Can you see where I am heading with this? Gradually, almost unnoticed, we have been manipulated into becoming a nation of ten thousand little Solid Souths, in almost every state assembly and US Congressional district across the land. Gerrymandering has done to nearly all of America what Jim Crow achieved much earlier, from Texas to the Carolinas. The problem has been seen before. But the past may also tell us what to do.

Thwarted at having anything meaningful to do with their votes, might people find a way to evade this trick of the political pros? The precedent is clear. We have only to follow the wisdom of our ancestors. If we have the guts to rebel against ‘party identity’ and instead maximize our personal access to political power.

Think of it this way. Gerrymandering has given each district a de facto -- if not official -- party of that district. There is no sense whining about it.

If districts have been scornfully reworked in order to make the November general elections worthless, then by all means, everyone in a district should join the party of that district.

Make the primary election the locus of real argument, real campaigning over issues, real voter participation. Real politics.

Clearly, this is the minority's best tactic, when gerrymandered "solid" districts and national division have rendered competitive politics a thing of the past.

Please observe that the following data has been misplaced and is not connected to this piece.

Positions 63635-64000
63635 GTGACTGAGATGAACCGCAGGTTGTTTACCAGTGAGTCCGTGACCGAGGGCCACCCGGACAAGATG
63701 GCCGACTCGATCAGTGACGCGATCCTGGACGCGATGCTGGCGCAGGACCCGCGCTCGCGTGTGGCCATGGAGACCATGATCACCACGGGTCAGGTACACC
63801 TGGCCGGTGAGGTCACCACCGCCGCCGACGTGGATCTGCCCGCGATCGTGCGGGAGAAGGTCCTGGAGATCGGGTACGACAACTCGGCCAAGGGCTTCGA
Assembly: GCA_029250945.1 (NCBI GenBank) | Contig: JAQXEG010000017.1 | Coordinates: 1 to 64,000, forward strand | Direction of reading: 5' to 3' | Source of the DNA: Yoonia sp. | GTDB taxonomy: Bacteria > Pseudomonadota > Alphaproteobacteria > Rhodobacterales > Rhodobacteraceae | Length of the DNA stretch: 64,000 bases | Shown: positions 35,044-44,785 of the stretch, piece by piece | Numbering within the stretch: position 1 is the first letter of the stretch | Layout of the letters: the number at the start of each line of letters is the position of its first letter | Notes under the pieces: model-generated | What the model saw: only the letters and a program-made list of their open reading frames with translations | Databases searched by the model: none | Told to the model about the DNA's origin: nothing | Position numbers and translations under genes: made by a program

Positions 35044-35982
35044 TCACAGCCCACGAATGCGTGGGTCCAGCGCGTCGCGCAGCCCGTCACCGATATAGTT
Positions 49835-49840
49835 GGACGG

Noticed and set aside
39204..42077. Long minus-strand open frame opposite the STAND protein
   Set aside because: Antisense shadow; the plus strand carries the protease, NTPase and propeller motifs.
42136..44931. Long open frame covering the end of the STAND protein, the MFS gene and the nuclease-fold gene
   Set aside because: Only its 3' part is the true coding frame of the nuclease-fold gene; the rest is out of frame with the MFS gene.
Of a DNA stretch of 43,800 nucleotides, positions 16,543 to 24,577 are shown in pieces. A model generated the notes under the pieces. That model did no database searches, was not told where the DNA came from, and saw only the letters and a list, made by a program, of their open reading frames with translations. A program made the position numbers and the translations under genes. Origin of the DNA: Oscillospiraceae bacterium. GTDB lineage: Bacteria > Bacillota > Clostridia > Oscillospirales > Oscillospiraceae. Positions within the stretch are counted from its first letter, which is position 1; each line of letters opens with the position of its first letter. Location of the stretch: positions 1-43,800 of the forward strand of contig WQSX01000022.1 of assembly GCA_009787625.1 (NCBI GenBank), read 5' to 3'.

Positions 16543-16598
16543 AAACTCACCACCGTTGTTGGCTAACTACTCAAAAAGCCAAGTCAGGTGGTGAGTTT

==Continue to Part 9

or return to Part 1 of this series


Frank said...

Ha, if you can´t beat ´m, join ´m ! It will create a lot of tension inside the majority party though. But that may not be a bad thing, it will start people thinking about party identity, perhaps even break the party into pieces and create several new parties.

Anonymous said...

Back when media dominated the elections, Robert Heinlein's TAKE BACK YOUR GOVERNMENT was reprinted in paperback, with a foreward by Jerry Pournelle saying that this was only of historical interest these days. Then came the new grassroots movement. I'm going to try to find a copy, if one is available for any sort of price. I think its quite relevant to what you are saying here.


Geoffrey Knobl said...

Which comes first, the primary voter or the primary candidate. The voter obviously, because the candidate will only go where the voters already are.

The next questtions are: Can we get enought democrats to become republican to get the type of candidates we want to see run, actually run as repubs? And, who do you vote for in the interrum, especially when you can't write-in a candidate in many locals, conservative fascist A or conservative fascist B? Neither obviously. You just have to wait until the general election and then vote for the one that isn't a close-minded joke, if you can find him or her.

Nate said...